Schroeder wants debate on Tobin tax


The German Chancellor joined French Prime Minister Mr Jospin today in seeking to address critics of globalisation but did not back his call for the "Tobin Tax" on financial flows.

"The French Prime Minister has recently raised the possibility of tax on short-term speculative capital flows," Mr Gerhard Schroeder said.

"Naturally I know the serious arguments against the so-called Tobin tax," he said.

Mr Schroeder said there were legal and political problems to implementing such a tax, but he said everyone was aware of the weak points of the world financial system, citing off-shore centres, hedge funds and derivatives.

Mr Jospin said last week France planned to ask its EU partners to urge international organisations to impose the Tobin Tax on world foreign exchange transactions.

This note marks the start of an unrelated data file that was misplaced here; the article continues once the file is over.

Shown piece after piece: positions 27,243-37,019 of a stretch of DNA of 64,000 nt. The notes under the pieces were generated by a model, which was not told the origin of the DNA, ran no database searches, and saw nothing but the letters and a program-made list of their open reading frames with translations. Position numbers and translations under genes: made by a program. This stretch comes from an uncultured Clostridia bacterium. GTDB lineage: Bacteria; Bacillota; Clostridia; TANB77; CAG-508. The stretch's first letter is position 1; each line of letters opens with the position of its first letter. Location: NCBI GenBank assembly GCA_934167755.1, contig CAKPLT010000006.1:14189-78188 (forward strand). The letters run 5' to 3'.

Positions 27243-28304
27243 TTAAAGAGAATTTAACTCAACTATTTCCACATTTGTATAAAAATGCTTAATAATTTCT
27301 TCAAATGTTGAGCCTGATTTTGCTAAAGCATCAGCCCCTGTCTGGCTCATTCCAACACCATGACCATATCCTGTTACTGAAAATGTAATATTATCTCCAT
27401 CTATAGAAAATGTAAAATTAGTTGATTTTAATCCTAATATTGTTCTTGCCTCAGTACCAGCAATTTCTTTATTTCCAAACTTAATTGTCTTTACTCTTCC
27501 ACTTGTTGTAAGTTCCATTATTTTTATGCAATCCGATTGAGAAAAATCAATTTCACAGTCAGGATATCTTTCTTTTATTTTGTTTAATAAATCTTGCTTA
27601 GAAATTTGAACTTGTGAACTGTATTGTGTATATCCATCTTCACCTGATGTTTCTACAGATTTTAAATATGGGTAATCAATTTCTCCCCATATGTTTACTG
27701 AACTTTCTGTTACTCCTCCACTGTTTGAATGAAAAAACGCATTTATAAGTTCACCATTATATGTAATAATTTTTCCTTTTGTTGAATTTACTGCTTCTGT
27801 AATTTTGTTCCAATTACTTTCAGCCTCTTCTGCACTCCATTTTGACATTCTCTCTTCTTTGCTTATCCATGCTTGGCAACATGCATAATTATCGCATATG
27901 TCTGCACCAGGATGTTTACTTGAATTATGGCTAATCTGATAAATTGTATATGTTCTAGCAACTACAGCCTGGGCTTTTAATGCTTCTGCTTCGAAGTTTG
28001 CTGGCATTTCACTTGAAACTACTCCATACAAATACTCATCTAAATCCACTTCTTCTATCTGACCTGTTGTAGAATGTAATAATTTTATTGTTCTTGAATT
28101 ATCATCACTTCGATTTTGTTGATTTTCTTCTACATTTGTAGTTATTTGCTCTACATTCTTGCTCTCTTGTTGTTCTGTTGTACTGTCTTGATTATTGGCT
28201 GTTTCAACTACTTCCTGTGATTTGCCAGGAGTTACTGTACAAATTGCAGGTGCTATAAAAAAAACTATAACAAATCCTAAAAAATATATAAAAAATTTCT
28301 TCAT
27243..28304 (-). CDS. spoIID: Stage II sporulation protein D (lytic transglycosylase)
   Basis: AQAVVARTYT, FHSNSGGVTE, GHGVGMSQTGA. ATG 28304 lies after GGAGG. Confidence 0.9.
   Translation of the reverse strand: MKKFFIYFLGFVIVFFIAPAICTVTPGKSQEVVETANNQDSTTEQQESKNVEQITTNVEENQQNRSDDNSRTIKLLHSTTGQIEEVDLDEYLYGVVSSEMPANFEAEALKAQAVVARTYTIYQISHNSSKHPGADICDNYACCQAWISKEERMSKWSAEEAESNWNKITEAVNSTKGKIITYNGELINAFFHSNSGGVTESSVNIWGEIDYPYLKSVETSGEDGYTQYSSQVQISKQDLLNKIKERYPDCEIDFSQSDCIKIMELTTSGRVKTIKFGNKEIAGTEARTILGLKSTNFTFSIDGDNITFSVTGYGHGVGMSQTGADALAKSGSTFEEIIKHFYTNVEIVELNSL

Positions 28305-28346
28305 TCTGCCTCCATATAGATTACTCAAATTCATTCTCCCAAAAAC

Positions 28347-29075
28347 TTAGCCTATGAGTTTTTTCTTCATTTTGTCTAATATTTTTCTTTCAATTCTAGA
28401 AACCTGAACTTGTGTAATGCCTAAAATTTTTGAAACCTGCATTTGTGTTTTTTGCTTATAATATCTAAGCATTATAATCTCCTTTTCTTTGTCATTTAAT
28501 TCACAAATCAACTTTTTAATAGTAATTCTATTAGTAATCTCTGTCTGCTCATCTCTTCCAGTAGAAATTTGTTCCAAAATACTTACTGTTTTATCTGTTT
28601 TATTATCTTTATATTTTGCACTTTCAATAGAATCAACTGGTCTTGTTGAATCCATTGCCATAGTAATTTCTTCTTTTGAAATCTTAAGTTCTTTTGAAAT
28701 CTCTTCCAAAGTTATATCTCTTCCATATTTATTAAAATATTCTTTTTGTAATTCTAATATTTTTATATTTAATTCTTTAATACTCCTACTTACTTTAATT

The tax, named after US economist Mr James Tobin who proposed its introduction in the 1970s, would impose a charge on global currency transactions. It has been promoted by non governmental organisations to curb speculation and to raise funds for developing countries.

In his speech Mr Schroeder said he had no sympathy for the rioters who have disrupted recent international summits but said the questions raised by most of those protesting against economic globalisation deserved to be heard.

"With their criticism of unbalanced trading relationships or financial speculation that is pushing entire economies to the brink of ruin, they are in good company," Mr Schroeder said.

"When young people call for human rights development and welfare in all regions of the world, that is an expression of a living democratic culture," he said.